For most, Sundays are generally a day of rest and relaxation. They aren’t so much for me, since I work on Sundays, but I do try to enjoy them.
This particular Sunday in May promised warmth and sunshine. After an endless winter with almost no birding, I was determined to bird my heart out. Once I’d escaped the walls of my workplace, I decided to run up to a local city park for a bit of birding.
I’d once promised my friend that I’d take him birding sometime. He was about to move to another state, and we’d probably not get another chance to bird together before he moved. So on a whim, that “sometime” had finally arrived.
I called him up and said I’d be by to pick him up in 10 if he was willing. He was.
We set out, with only a few hours of daylight to spare. The park greeted us with a sign: “Gates are locked at 9:00.”
Essentially, get out by 9:00 or get in trouble.
Being a Hermione Granger wannabe, I took note of the time and mentally mapped our route.
The park has so much to offer birders, and there was no time to show my friend all of my favorite birding spots. I would have to make a decision.
I chose to go around a trail along the water, which promised loads of visible birds, and if there was time, we’d go visit the Great Horned Owl chicks on the other side of the park and exit out the 2nd gate.
So, on we went, around the trail.
We made record time and saw numerous birds: yellow warblers, woodpeckers, tree swallows, herons, coots, and even a bald eagle.
My friend was impressed. “How did you manage to see that? He’s so well-camouflaged.”
“Magic… or knowing where to look.”
We eventually trekked our way up the hill on the other side of the loop (why do I always go the way that takes me UP the hill?!), and we soon emerged in the parking lot.
We raced to the car and quickly said “goodbye” to the Turkey Vulture that lives by the parking lot and began our drive to where the Great Horned Owls were, parked, and started speed-walking down the hill.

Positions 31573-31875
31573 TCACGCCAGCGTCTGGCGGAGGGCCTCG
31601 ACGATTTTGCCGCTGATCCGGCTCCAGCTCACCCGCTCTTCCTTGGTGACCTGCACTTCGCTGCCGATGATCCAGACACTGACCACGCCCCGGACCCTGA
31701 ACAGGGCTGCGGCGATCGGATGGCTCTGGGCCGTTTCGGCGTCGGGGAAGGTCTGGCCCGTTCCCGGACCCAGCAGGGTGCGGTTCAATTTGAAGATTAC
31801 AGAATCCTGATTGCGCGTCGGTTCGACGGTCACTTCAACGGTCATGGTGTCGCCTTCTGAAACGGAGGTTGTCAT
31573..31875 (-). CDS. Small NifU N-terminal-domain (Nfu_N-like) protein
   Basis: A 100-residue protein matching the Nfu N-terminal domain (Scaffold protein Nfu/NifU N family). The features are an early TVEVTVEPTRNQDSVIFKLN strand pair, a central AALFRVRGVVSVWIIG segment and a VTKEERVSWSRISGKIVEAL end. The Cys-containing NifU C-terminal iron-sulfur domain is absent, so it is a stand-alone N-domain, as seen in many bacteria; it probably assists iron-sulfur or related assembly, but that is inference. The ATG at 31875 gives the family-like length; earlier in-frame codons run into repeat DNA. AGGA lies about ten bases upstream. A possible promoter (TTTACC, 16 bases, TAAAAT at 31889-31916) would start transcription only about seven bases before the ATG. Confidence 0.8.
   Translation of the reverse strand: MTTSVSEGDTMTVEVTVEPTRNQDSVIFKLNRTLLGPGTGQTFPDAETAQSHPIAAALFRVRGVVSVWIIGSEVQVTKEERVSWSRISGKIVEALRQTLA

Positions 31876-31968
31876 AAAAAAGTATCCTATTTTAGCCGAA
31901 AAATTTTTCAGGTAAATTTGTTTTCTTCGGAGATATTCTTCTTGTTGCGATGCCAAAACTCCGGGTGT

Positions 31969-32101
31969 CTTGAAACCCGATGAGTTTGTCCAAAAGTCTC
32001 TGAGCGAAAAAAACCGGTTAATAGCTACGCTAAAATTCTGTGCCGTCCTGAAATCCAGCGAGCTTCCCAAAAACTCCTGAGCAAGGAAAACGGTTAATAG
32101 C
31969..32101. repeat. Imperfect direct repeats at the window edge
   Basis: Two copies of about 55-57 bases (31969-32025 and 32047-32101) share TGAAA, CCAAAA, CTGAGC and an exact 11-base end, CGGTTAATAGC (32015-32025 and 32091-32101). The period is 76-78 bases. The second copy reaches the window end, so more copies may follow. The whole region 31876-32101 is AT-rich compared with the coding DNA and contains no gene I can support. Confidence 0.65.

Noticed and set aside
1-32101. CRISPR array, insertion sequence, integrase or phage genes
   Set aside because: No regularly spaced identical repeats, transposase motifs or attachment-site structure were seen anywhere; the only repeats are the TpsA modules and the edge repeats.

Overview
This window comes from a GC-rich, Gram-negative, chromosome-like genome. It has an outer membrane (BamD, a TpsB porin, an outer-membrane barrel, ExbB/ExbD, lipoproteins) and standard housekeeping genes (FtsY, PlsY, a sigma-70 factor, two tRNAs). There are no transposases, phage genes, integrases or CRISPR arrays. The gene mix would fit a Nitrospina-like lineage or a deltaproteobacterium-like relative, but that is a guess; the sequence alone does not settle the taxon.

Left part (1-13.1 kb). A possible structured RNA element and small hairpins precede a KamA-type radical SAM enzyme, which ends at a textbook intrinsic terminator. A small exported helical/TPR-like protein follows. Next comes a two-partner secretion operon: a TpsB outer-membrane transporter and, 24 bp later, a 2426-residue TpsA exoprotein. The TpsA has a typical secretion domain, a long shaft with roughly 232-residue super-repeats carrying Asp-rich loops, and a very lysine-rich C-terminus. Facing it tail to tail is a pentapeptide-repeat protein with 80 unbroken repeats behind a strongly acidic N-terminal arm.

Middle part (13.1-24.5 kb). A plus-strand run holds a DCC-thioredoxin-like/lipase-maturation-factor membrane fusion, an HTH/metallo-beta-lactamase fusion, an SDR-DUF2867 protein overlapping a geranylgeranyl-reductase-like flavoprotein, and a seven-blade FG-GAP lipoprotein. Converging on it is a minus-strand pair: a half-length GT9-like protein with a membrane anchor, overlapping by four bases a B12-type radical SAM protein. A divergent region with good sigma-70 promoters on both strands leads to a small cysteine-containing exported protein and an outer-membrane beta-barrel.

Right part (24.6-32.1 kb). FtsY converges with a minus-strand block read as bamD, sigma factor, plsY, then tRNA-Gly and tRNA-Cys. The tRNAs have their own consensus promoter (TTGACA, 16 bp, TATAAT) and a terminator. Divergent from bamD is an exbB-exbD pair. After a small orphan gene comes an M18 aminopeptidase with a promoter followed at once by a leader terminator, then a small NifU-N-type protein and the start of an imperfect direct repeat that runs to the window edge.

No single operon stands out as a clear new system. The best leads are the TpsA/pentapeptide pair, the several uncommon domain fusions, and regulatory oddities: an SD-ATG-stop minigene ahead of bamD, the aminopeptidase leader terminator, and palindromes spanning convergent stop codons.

It was 8:40.
We had twenty minutes.
All of a sudden, we hear over a loudspeaker: “The park is about to close at 9:00; you’ll need to leave soon.”
At first, I thought it was a general announcement to all of the people in the area. We continued on our trek until he repeated the warning.
We turned to see a police officer sitting in his patrol vehicle.
I nearly jumped out of my hiking boots.
Me, being me, I immediately started to go back. My friend hesitated. He’s not a fan of the police, but he wanted to see the owls.
The officer noticed the hesitation and asked what we were going to see.
I said that I just wanted to show my friend a bird on the hill and we’d leave. I told him the bird was right around the corner.
The officer said over the speaker, “Well, okay, but if you’re still here after 9:00, you’ll get a ticket.”
I promised that we’d be gone in five minutes.
And we were.
We ran up the hill, to the owls, glimpsed the babies in the nest, and got out of there before you could say bubo virginianus.
We still had five minutes to spare by the time we left the park.
Now, I would not recommend you race the clock in a city park and narrowly miss getting a ticket to see a bird, BUT the look on my friend’s face after seeing the owls was priceless.
I’m really thankful we got the chance to see the owls, and I’m extremely thankful the officer allowed us to go, peacefully.
My friend’s day had been made, and I was able to fulfill my promise to him.
In the time since our adventure, I learned the tree the owls nested in fell (long after the babies fledged, thankfully), so it’s very likely that we would never have gotten another opportunity to see them.
It was a fun (albeit thrilling) way to introduce my friend to birding, and it was awesome to see some very sassy-looking baby owls.